The all volunteer military is an important democratic safeguard. We need to make would-be warmongers pay the political price for starting wars.  It's a lot easier to hire mercenaries than to call up the entire Army Reserve or bring back the draft.

Why do I say that? Well because the US Army is meeting its recruiting goals (via VodkaPundit):

October 4, 2007: The U.S. Army again achieved its recruiting goal (80,000 new recruits) for fiscal 2007 (that ended on September 30). That will also be the goal for 2008 as well, unless the army is given permission, and several billion dollars, to speed up their expansion of 13.5 percent (from 482,000 to 547,000), by doing that in four years instead of five.

In other words it looks like the only reason why the US does not have enough regular soldiers is that the US government doesn't want to spend so much on its regular army. The Army believes it could get more people if it had the budget, but the US government appears to prefer to spend the money on mercenaries instead of a larger army. This is not necessarily stupid: you can't fire 20,000 soldiers as quickly as you can do away with 20,000 mercenaries on short term protection contracts so if Iraq turns itself around then the army could end up looking too big. However it's probably more a case of different budgets - mercenaries are paid for by the State Department and other parts of the government that aren't the Department of Defence.

However it is interesting to note that the "mercenaries" in Iraq, even if they seem like loose cannons compared to the regulars, are behaving fairly well. As a commenter to Kevin Drum's post notes:

These people are mercenaries and are a problem for the populace in the same way that all mercenaries are. At least they don't have official permission to loot and rape the way some had in the past.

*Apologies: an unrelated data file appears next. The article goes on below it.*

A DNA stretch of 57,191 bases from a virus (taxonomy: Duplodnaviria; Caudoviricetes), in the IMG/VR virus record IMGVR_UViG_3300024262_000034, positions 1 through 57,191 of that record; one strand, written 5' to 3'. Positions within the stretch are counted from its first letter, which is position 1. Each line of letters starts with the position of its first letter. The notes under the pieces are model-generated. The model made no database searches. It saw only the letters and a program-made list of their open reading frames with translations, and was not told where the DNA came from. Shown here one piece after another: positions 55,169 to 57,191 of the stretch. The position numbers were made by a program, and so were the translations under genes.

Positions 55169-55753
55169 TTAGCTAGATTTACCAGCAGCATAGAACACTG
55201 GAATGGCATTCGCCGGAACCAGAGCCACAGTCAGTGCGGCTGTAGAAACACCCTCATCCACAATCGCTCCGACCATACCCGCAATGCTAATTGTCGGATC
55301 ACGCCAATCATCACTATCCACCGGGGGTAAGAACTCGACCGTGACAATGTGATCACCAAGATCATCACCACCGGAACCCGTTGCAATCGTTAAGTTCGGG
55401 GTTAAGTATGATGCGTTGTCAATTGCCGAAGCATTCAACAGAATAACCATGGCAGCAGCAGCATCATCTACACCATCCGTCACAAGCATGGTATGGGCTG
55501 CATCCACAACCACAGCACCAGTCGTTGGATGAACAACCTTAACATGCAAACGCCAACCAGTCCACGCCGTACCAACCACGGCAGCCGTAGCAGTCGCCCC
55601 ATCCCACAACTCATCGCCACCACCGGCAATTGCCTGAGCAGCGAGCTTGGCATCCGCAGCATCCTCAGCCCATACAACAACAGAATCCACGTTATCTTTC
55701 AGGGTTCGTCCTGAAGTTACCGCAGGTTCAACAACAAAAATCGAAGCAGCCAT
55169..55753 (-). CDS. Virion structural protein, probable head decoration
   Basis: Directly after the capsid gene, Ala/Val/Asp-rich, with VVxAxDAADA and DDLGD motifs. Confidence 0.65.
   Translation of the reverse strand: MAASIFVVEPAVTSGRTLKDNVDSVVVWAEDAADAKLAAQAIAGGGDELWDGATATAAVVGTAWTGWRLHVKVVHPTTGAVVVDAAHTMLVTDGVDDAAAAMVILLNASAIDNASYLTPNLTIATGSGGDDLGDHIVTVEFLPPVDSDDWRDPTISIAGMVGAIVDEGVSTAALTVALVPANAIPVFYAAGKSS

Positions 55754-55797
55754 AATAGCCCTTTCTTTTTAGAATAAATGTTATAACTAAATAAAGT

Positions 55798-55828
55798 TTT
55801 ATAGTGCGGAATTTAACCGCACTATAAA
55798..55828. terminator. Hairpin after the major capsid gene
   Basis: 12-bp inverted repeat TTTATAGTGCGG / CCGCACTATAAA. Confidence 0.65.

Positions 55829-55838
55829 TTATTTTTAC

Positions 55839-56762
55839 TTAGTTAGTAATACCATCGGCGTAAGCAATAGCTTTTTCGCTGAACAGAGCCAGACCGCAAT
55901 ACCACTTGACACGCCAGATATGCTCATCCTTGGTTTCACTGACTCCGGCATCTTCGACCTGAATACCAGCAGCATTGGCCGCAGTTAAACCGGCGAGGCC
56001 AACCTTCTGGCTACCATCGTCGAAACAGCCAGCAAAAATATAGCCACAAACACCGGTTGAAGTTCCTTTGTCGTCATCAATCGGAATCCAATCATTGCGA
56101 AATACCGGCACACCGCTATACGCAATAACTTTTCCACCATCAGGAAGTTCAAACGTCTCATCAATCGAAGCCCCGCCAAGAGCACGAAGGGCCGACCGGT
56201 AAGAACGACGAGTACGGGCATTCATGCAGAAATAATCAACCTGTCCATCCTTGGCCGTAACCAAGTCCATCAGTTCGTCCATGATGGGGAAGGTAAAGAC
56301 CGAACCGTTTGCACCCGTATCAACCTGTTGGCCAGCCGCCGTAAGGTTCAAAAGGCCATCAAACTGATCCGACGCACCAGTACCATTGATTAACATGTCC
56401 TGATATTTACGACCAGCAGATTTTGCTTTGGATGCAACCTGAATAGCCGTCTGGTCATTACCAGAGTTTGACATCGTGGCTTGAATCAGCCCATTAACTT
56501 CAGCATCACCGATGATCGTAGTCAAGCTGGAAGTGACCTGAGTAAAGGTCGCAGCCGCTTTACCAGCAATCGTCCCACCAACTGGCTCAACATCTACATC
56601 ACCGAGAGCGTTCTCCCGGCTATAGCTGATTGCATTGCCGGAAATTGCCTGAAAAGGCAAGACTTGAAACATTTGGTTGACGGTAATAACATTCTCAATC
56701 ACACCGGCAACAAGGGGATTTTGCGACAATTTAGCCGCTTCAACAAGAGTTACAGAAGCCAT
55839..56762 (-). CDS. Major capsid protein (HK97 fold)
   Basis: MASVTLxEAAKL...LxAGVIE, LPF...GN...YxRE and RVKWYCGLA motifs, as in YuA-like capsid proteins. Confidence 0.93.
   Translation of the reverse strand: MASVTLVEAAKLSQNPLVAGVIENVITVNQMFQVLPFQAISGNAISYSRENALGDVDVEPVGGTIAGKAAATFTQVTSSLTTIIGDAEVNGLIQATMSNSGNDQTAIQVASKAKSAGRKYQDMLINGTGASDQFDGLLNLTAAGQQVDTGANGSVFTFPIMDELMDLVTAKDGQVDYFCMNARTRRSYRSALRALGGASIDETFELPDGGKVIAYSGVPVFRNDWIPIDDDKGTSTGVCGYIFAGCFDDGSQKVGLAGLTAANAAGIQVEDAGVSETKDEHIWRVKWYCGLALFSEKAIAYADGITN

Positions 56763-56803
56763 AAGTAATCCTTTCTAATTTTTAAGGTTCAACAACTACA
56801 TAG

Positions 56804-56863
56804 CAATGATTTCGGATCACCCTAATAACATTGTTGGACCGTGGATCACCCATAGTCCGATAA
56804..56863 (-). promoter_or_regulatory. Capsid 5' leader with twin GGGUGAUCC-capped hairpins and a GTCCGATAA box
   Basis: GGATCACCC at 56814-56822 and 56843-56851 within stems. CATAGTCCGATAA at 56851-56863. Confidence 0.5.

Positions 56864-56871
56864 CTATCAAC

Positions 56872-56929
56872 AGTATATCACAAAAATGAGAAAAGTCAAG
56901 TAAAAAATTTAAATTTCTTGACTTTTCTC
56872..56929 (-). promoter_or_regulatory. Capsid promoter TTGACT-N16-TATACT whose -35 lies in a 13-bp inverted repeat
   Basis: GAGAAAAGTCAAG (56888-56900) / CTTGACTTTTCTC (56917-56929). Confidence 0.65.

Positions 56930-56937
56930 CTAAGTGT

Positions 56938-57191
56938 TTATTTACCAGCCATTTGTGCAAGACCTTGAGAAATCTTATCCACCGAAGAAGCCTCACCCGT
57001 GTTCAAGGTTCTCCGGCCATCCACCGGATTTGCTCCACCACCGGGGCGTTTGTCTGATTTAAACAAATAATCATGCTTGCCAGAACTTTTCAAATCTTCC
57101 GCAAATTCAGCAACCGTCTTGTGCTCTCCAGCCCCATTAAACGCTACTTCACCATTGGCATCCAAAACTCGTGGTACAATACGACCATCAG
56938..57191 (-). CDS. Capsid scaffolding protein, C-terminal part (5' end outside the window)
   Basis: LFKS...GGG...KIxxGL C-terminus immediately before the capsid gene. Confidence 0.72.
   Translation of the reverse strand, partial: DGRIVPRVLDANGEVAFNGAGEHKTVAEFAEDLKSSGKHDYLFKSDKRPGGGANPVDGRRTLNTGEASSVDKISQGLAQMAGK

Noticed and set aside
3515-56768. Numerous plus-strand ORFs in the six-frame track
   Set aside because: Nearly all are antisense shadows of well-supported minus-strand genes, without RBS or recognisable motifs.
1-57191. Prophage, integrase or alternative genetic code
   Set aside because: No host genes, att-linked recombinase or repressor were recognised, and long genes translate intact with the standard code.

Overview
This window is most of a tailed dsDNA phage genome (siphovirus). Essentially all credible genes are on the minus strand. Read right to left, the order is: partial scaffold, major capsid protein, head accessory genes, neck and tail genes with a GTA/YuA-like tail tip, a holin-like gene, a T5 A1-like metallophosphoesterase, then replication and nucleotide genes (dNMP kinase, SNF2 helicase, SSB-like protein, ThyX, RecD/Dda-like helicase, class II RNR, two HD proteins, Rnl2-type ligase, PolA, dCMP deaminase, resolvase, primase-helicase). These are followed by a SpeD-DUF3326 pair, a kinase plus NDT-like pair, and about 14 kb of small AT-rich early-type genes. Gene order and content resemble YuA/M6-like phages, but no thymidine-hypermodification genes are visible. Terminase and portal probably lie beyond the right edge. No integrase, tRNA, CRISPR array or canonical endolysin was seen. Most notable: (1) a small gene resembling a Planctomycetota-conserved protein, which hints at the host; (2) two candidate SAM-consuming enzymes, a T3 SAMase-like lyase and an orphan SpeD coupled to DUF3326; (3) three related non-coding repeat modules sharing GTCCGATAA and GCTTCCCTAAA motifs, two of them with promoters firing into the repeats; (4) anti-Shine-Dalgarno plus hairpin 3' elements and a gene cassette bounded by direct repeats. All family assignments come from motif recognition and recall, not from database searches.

In fact of course the groups who do loot and rape these days are those "peacekeepers" hired by the UN. One of Jerry Pournelle's correspondents puts it this way:

If I were tasked to plan a peacekeeping operation somewhere in the world, and was told I couldn't get sufficient Western military forces to conduct the mission, I'd far rather hire private contractors than rely on UN forces or regional forces. I've been around those types, and don't want to do it again. This is one of the many reasons I've always told people who call for multinational forces that they clearly haven't ever worked in them.

I think it is pretty clear that none of the US lefties who protest the use of mercenaries and call for UN intervention have ever worked with UN "peacekeepers". I (and others) wrote about the possibility of the UN hiring mercenaries instead of poorly trained third world armies to do peace last year and nothing I've read about the behaviour of mercenaries in Iraq makes me change my mind that this solution would save UN money and keep the peace more effectively. However for some people it seems like armies of poorly trained and poorly armed third world personel are more suited to a blue beret than the former first world military folks who get hired by Blackwater and co.